Governor Ralph Northam awarded $9.4 million to fund electrification of government-owned vehicle fleets for Dulles International Airport, Fairfax County, and Amherst County. The funds are part of the Clean Air Communities Program (CACP) and is funded by the Volkswagen Environmental Mitigation Trust (VEMT). Along with the $9.4 million awards, Northam announced a new round of VEMT funding: $20 million separate from the CACP to electrify school buses.
“Supporting clean transportation solutions is a vital part of our efforts to combat climate change and improve air quality in the Commonwealth,” Northam said in the May 7 announcement. “These investments will reduce harmful vehicle pollution, which disproportionately impacts marginalized communities, and help accelerate an equitable transition to a cleaner economy for all Virginians.”
VEMT is funded by Volkswagen as part of a settlement over the company’s alleged sale of vehicles equipped with “defeat devices” to cheat emissions tests, according to the Environmental Protection Agency.
“Volkswagen sold more than 500,000 excessively polluting vehicles in the U.S. More than 16,000 were sold in Virginia, and produced over 2,000 tons of excess nitrogen oxides (NOx) in violation of federal pollution standards,” states a Virginia Department of Environmental Quality (VDEQ) fact sheet.
The VEMT includes $2.9 billion divided across some U.S. territories and federally recognized tribes. The money is specifically marked to fund initiatives replacing diesel emission sources with cleaner technology. Virginia’s trust has over $93 million, administered by the VDEQ.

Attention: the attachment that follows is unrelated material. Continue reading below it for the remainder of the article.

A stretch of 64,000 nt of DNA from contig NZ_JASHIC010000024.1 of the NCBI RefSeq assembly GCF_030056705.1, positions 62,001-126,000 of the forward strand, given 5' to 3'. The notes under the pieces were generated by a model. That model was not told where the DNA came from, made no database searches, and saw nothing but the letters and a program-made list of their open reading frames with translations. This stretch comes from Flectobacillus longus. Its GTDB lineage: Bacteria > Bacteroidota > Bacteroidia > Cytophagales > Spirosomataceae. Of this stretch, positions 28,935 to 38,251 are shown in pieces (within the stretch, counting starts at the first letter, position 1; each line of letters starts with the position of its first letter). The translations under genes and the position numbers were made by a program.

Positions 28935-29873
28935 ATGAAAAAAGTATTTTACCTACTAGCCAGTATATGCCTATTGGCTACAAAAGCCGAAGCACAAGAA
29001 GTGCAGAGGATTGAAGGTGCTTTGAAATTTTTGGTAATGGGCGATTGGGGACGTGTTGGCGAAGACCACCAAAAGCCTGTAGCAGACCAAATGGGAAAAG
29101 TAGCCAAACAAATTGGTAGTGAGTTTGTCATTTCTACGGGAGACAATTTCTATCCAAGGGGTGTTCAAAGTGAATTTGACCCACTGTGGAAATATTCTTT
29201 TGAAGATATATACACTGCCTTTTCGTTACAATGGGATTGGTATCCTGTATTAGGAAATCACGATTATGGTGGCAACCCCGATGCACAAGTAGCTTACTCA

In addition to the CACP and the $20 million for electric school buses, funds from the VEMT are allocated as follows: $14 million for a public electric vehicle charging network, $14 million for electric transit buses, $14 million for port electrification, $4.68 million for administrative costs, and $6.92 million still unallocated, according to the VDEQ.
The CACP is supported by an additional $3.7 million from state and local governments. “CACP projects required at least a 25 percent cost-share. The $3.7 million is the total project cost-share being funded by the recipients,” VDEQ Senior Planner Angela Conroy told The Virginia Star.
Northam announced that the VDEQ will begin accepting applications for the second round of funding, focused on school buses, with a deadline of June 15, 2021.
“Currently, approximately 99 percent of Virginia’s public school buses use diesel and more than 3,500 buses are at least 15 years old,” Secretary of Natural Resources Matthew Strickler said in Northam’s press release. “This program will focus on replacing buses in disadvantaged communities already overburdened by pollution.”
– – –